The 2022 NFL Draft has wrapped, and here are the Michigan-related results:
Defensive end Aidan Hutchinson was taken in the 1st round (#2 overall) by the Detroit Lions.
Safety Daxton Hill was taken in the 1st round (#31 overall) by the AFC champion Cincinnati Bengals.
Outside linebacker David Ojabo was picked in the 2nd round (#45 overall) by John Harbaugh and the Baltimore Ravens. Ojabo would almost certainly have been a 1st round pick if not for a torn Achilles suffered at Michigan’s pro day.
Running back Hassan Haskins was drafted in the 4th round (#131 overall) by the Tennessee Titans, where he will have a chance to run behind former Michigan offensive tackle Taylor Lewan.
Offensive tackle Andrew Stueber went to the New England Patriots in the 7th round (#245 overall), joining former Wolverine Michael Onwenu on the offensive line. Outside linebacker Joshua Uche and inside linebacker Cam McGrone are also with the Patriots.
Undrafted free agent signings include:
CB Vincent Gray to the New Orleans Saints
S Brad Hawkins to the Atlanta Falcons
DT Chris Hinton to the New York Giants
DT Donovan Jeter to the Pittsburgh Steelers
QB Brandon Peters, who transferred to Illinois, to the Los Angeles Chargers
LB Josh Ross to the Baltimore Ravens
DE Luiji Vilain, who transferred to Wake Forest, to the Minnesota Vikings
It’s NFL Draft time! The draft starts tomorrow night at 7:00 p.m. EST. Here is a look at the various Michigan players eligible for the draft.
Aidan Hutchinson, DE Captain and all-time season sacks leader Aidan Hutchinson will be the first Wolverine off the board. At 6’7″ and 260 pounds, Hutchinson showed off good (not great) speed with a 4.75 forty at the Combine and also has elite quickness with a 4.15-second 20-yard shuttle. His arms are considered to be a little short (32 1/8″), but that doesn’t seem to be limiting his draft stock. In general, he’s considered to be nearly a lock to go in the top two to the Jaguars or Lions. Projected round: 1st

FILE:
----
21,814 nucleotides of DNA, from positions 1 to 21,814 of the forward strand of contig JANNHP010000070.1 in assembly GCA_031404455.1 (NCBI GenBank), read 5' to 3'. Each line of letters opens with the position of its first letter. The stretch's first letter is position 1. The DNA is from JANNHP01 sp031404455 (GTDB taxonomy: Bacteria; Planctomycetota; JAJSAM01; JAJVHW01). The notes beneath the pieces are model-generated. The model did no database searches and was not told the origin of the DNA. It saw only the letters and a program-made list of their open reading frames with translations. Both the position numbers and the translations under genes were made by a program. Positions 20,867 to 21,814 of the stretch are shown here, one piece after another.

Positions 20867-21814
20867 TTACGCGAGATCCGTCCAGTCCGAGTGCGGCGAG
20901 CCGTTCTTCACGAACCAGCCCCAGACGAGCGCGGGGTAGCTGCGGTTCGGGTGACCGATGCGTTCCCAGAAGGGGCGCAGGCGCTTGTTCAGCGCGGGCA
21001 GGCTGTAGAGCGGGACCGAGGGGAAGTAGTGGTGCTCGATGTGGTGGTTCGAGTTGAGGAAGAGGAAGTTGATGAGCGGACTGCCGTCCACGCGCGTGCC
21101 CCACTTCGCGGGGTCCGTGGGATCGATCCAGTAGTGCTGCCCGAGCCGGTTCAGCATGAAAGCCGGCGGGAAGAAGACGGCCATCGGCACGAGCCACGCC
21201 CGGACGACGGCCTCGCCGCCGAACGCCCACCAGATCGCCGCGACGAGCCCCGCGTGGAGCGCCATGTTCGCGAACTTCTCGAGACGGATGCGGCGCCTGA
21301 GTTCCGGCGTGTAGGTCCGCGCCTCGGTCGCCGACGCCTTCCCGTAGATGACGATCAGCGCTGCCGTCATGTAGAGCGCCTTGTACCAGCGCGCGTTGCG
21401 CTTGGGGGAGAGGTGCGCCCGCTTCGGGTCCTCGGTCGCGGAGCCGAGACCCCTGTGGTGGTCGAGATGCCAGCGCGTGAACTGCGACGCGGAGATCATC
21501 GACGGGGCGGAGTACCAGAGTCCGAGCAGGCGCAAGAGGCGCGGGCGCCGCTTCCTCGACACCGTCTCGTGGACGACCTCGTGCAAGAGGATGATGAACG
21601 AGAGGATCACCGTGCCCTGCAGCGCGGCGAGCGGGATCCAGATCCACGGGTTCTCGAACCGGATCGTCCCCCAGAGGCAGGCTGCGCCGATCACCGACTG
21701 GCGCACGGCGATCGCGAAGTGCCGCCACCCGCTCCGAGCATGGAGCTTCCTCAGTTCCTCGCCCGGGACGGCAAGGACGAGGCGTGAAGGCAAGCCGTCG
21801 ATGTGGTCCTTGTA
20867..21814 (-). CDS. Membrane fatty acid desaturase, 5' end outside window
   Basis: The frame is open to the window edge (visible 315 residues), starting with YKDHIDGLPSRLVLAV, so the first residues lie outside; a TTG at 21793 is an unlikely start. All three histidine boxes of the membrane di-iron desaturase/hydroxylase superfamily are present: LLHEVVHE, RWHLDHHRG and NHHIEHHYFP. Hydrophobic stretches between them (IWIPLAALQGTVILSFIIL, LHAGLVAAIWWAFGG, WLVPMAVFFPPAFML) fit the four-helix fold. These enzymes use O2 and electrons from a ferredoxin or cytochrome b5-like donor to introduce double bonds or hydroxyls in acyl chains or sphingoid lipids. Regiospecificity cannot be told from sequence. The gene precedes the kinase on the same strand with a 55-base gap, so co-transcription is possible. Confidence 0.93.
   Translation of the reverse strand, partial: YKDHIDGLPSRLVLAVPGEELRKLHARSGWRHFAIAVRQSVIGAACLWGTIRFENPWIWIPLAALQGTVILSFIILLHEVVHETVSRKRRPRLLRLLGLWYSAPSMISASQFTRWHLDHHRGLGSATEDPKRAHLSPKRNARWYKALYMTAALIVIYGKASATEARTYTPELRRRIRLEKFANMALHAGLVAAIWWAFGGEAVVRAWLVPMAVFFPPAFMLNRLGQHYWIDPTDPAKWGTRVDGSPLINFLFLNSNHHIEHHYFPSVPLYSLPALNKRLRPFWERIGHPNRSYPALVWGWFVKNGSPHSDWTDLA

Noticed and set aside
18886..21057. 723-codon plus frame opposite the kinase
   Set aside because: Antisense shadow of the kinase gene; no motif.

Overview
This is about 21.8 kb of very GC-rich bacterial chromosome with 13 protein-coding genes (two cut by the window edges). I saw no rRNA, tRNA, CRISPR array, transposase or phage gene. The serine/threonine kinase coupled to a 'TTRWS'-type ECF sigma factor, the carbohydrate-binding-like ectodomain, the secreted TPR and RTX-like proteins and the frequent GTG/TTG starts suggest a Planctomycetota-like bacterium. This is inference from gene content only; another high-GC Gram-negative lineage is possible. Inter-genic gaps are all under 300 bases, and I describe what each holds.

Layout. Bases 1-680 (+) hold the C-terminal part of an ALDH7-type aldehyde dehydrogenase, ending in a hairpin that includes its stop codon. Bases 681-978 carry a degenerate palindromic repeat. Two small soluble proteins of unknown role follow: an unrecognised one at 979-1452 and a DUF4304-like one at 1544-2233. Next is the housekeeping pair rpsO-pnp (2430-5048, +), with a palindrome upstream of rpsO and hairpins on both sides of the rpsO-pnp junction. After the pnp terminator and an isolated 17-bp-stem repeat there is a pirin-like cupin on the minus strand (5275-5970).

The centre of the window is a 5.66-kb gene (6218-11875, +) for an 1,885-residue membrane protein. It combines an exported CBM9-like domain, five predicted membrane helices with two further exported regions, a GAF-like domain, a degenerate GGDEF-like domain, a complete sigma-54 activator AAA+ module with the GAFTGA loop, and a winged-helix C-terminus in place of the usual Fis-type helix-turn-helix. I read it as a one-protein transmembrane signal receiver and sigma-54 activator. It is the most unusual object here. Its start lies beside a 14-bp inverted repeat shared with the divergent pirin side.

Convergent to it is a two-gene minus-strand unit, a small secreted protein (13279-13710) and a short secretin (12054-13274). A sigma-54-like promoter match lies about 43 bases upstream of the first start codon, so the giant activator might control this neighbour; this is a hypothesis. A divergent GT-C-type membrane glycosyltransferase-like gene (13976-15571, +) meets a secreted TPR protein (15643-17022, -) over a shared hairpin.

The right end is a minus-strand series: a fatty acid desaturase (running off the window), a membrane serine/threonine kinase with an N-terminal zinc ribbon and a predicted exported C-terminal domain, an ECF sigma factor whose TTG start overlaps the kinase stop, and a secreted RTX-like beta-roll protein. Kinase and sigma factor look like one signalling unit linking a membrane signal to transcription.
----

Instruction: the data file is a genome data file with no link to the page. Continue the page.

Daxton Hill, S At 6’0″ and 191 pounds, Hill is a little bit small for a traditional safety role. However, his speed (4.38 in the forty) and athleticism (10’1″ broad jump) are tantalizing and he’s a willing and able tackler in the open field. He could be a starter from day one, especially as a nickel corner. Scouts seem to like his man coverage abilities, and he could also be a major asset on special teams. Most projections seem to have in the bottom half of the first round, and he’s battling with Notre Dame’s Kyle Hamilton to be the first safety off the board. Projected round: 1st
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HIGH SCHOOL Hawkins was originally from Camden (NJ) Camden in the 2016 class, where he was a teammate of eventual Michigan signee Cesar Ruiz. He signed with Michigan in 2016 but had to attend prep school at Suffield (CT) Suffield Academy and reclassify to the 2017 class. In the meantime, he went from being committed as a receiver to then coming in as a safety in 2017. He was ranked as a 3-star, the #66 wide receiver, and #425 overall in that 2017 class.
COLLEGE Hawkins played in all twelve games as a freshman and then started one game as a sophomore in his home state of New Jersey when the Wolverines played at Rutgers. He then became a full-time starter in 2019 and was named the team’s most improved player; Pro Football Focus even jumped in and named him their First Team All-Big Ten player at the Flex position, which is reserved for hybrid players, since Hawkins was largely a safety/linebacker hybrid.
CAREER STATISTICS 178 tackles, 7 tackles for loss, 1 fumble recovery, 2 forced fumbles, 8 pass breakups 6 kickoff returns for 83 yards
AWARDS Third Team All-Big Ten (2021)